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|Chapter Three: Cell Structures|
There are many ways in which a material can pass through the membrane. One such method is simple diffusion, which only occurs for small, nonpolar molecules (for example CO2 or O2). These molecules are small enough to squeeze between the phosphate heads of the phospholipids. Small polar molecules can also pass through, but usually the nonpolar fatty acids in the membrane repel them. The rate at which the small nonpolar molecules pass through is based upon the difference in concentration of that molecule on either side of the membrane.
The second method by which molecules can move through the cell membrane is by passive transport. Passive transport allows highly polar molecules to move through the fatty acid layer which would normally not permit them to. One form of passive transport utilizes protein channels, whereby protein molecules in the membrane form a tunnel through which polar molecules may diffuse without ever coming in contact with the fatty acids. A second type of passive transport is known as facilitated diffusion. In this process, proteins called carrier proteins bond with the molecule on one side of the membrane, move through the membrane, and then release it on the other side. Like enzymes, carrier proteins usually bond with a specific molecule, but little else is known about them.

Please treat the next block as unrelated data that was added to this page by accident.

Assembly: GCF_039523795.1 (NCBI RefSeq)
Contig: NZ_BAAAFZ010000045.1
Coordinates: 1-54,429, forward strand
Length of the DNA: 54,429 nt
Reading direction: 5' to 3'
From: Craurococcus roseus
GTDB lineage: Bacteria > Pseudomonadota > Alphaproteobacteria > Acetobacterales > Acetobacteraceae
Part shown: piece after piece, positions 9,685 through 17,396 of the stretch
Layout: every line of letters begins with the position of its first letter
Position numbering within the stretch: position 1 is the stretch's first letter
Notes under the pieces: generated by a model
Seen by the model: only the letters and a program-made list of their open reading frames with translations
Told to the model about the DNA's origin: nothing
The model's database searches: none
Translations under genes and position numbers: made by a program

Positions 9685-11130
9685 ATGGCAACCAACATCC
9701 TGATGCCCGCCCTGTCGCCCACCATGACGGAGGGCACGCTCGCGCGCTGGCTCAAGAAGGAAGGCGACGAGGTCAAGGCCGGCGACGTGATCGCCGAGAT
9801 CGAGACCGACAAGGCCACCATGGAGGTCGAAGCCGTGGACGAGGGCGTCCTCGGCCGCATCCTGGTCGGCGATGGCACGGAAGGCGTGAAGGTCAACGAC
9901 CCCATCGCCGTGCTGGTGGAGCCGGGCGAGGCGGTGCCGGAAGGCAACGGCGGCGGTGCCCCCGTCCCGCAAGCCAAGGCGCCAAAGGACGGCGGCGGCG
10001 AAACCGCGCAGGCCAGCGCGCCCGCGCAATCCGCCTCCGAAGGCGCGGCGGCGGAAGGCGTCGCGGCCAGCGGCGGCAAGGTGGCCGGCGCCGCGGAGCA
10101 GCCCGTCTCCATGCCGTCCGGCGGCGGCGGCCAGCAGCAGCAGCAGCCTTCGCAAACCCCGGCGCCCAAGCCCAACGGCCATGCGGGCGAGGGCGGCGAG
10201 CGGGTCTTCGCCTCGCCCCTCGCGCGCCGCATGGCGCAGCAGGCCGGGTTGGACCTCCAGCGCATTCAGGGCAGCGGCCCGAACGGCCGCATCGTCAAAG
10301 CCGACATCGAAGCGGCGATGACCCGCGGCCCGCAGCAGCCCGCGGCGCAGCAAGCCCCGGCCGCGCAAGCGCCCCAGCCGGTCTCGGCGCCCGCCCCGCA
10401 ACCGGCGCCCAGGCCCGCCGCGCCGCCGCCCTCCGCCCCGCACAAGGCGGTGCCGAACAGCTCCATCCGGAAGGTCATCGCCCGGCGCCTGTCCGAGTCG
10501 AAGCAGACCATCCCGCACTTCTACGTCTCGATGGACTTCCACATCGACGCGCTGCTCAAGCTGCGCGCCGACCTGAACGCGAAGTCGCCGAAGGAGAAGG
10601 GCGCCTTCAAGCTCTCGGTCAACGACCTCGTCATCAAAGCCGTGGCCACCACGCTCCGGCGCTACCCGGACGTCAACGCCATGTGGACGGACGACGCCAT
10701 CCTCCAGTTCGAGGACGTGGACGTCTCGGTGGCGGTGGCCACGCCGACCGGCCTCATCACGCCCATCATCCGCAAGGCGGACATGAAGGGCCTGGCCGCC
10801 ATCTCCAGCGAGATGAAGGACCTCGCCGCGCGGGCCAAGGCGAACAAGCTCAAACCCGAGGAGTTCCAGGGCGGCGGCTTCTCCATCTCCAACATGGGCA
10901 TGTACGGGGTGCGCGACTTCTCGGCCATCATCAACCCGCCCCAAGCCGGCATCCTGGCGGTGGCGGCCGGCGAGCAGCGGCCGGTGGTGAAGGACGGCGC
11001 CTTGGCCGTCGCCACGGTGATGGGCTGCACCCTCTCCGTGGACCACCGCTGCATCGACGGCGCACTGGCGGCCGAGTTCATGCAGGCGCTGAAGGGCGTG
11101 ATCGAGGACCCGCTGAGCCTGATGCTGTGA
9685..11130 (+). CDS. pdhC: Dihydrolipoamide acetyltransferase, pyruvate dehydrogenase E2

In simple diffusion and passive transport, the cell did not expend any energy since the processes occurred naturally by diffusion and the free movement of proteins in the cell membrane. Another type of transport, called active transport, requires an input of energy by the cell. For example, to prevent too much water from entering the cell and causing it to burst, some cells have special structures called contractile vacuoles (discussed later in this chapter) which pump the water out.